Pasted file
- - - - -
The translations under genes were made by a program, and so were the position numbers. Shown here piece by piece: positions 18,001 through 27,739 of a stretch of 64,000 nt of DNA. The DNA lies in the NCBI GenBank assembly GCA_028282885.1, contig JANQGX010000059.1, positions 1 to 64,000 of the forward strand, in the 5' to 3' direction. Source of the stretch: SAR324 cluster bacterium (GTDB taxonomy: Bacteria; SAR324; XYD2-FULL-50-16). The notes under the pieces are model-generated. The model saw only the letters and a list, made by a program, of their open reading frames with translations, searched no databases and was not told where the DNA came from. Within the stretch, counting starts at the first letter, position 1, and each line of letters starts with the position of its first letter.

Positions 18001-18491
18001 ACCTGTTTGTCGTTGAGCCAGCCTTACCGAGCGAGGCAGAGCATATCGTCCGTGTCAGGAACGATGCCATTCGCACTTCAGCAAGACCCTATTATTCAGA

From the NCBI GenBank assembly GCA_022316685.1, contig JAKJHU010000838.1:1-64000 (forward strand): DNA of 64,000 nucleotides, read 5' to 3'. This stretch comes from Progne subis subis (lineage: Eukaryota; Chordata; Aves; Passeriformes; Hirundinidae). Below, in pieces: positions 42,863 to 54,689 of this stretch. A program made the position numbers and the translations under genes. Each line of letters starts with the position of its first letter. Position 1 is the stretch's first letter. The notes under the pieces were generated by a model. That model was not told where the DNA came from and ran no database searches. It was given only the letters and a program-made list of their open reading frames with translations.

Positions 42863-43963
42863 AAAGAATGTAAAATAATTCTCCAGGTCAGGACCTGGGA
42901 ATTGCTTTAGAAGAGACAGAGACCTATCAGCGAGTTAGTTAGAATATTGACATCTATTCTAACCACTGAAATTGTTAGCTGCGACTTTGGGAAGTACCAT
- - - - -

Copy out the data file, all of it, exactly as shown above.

The translations under genes were made by a program, and so were the position numbers. Shown here piece by piece: positions 18,001 through 27,739 of a stretch of 64,000 nt of DNA. The DNA lies in the NCBI GenBank assembly GCA_028282885.1, contig JANQGX010000059.1, positions 1 to 64,000 of the forward strand, in the 5' to 3' direction. Source of the stretch: SAR324 cluster bacterium (GTDB taxonomy: Bacteria; SAR324; XYD2-FULL-50-16). The notes under the pieces are model-generated. The model saw only the letters and a list, made by a program, of their open reading frames with translations, searched no databases and was not told where the DNA came from. Within the stretch, counting starts at the first letter, position 1, and each line of letters starts with the position of its first letter.

Positions 18001-18491
18001 ACCTGTTTGTCGTTGAGCCAGCCTTACCGAGCGAGGCAGAGCATATCGTCCGTGTCAGGAACGATGCCATTCGCACTTCAGCAAGACCCTATTATTCAGA

From the NCBI GenBank assembly GCA_022316685.1, contig JAKJHU010000838.1:1-64000 (forward strand): DNA of 64,000 nucleotides, read 5' to 3'. This stretch comes from Progne subis subis (lineage: Eukaryota; Chordata; Aves; Passeriformes; Hirundinidae). Below, in pieces: positions 42,863 to 54,689 of this stretch. A program made the position numbers and the translations under genes. Each line of letters starts with the position of its first letter. Position 1 is the stretch's first letter. The notes under the pieces were generated by a model. That model was not told where the DNA came from and ran no database searches. It was given only the letters and a program-made list of their open reading frames with translations.

Positions 42863-43963
42863 AAAGAATGTAAAATAATTCTCCAGGTCAGGACCTGGGA
42901 ATTGCTTTAGAAGAGACAGAGACCTATCAGCGAGTTAGTTAGAATATTGACATCTATTCTAACCACTGAAATTGTTAGCTGCGACTTTGGGAAGTACCAT